American Jobs Act by the Numbers: Zero

Zero: The amount added to the deficit by the American Jobs Act because it is paid for in full.

Over the last few days, President Obama traveled through small towns and communities on the American Jobs Act Bus Tour, talking with folks about how the American Jobs Act will fuel economic growth, get people back to work and put more money in the pockets of those who are working without adding to our deficit.

By rebuilding America's infrastructure, modernizing America's schools, providing tax credit incentives for hiring veterans and more, the American Jobs Act will begin creating jobs right away, if Congress answers the President's call to pass each piece of the bill. That is why we're featuring numbers that highlight how sections of the bill will impact you. Today's number is zero -- the amount added to the deficit by the American Jobs Act, because it is paid for in full.

As the President has said, we can invest in our long term prosperity without adding to the deficit:

I laid out a plan to pay for the American Jobs Act, and then some -- a plan that not only pays for the bill to put folks back to work to raise our growth rate, but to also pay down more of our debt over time.  It builds on the $1 trillion in spending cuts that I already signed this summer, making it one of the biggest spending cuts in history.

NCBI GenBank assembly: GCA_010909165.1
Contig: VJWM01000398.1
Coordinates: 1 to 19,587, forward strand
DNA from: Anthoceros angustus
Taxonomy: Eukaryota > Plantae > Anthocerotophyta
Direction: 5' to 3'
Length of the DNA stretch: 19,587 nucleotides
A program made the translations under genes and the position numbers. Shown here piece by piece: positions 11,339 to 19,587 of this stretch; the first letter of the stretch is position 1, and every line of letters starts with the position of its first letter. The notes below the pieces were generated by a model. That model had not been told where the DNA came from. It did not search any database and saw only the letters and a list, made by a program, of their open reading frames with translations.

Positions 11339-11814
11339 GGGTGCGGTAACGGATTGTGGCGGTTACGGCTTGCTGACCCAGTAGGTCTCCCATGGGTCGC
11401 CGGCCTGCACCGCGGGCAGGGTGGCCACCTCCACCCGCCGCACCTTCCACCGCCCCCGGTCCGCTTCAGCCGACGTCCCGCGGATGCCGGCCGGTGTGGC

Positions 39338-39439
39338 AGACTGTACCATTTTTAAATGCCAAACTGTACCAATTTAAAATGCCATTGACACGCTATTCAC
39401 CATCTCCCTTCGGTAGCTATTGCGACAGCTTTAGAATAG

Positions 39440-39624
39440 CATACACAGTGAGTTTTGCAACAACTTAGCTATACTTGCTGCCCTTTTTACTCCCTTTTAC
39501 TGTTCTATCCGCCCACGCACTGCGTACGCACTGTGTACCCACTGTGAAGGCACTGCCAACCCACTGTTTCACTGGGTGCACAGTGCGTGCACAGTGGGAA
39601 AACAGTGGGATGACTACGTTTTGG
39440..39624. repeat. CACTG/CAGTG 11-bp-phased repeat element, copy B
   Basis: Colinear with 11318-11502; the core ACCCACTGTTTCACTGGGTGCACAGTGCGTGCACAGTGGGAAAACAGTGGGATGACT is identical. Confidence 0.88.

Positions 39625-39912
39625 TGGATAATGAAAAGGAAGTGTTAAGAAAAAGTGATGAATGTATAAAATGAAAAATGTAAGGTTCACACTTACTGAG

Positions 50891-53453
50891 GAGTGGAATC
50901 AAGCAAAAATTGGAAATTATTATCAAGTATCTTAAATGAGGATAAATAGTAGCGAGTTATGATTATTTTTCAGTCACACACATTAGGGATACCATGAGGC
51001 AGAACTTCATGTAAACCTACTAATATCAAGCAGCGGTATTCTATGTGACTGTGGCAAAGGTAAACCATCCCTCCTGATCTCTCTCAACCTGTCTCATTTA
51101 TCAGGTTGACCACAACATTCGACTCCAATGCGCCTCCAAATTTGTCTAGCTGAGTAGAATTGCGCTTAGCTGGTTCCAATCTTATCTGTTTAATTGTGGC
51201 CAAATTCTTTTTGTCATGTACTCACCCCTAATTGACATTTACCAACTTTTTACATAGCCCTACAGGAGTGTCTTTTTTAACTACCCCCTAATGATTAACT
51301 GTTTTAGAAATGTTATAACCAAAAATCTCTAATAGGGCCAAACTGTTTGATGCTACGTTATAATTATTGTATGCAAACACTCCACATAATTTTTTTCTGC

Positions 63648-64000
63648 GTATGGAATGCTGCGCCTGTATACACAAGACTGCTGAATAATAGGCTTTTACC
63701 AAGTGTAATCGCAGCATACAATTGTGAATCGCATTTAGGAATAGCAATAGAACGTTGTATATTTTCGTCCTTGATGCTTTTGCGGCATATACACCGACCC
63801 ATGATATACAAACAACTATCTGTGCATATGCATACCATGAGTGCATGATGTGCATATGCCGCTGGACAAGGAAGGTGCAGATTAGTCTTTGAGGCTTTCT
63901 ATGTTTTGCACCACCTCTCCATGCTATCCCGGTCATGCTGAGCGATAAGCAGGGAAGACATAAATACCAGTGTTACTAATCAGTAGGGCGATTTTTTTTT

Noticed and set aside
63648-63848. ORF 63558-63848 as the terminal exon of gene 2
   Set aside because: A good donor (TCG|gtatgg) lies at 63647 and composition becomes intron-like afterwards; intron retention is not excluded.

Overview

So, look, I believe we’ve got to make cuts in programs that don’t work and things that aren’t helping the economy grow so we can pay for the things that are.  Right?  We all believe that a government needs to live within its means.  We all agree with that.  But we also believe that how you bring down the deficit is important.  If we want to actually close the deficit -- not just talk about closing the deficit, not just using it for a campaign slogan, not just playing politics -- if we want to actually close the deficit, then you’ve got to combine the tough cuts with a strategy to ask the wealthiest Americans and the biggest corporations to do their part, to pay their fair share.

Jack Lew, the Director of the Office of Management and Budget explained the President's Plan for Economic Growth and Deficit Reduction (pdf) "pays for the American Jobs Act and produces net savings of more than $3 trillion over the next decade, on top of the roughly $1 trillion in spending cuts that the President already signed into law in the Budget Control Act – for a total savings of more than $4 trillion over the next decade."

Asking millionaires and billionaires to contribute their fair share will make the additional deficit reduction necessary to meet the President’s goal of stabilizing our debt as a share of the economy and pay for his plan to put Americans back to work.

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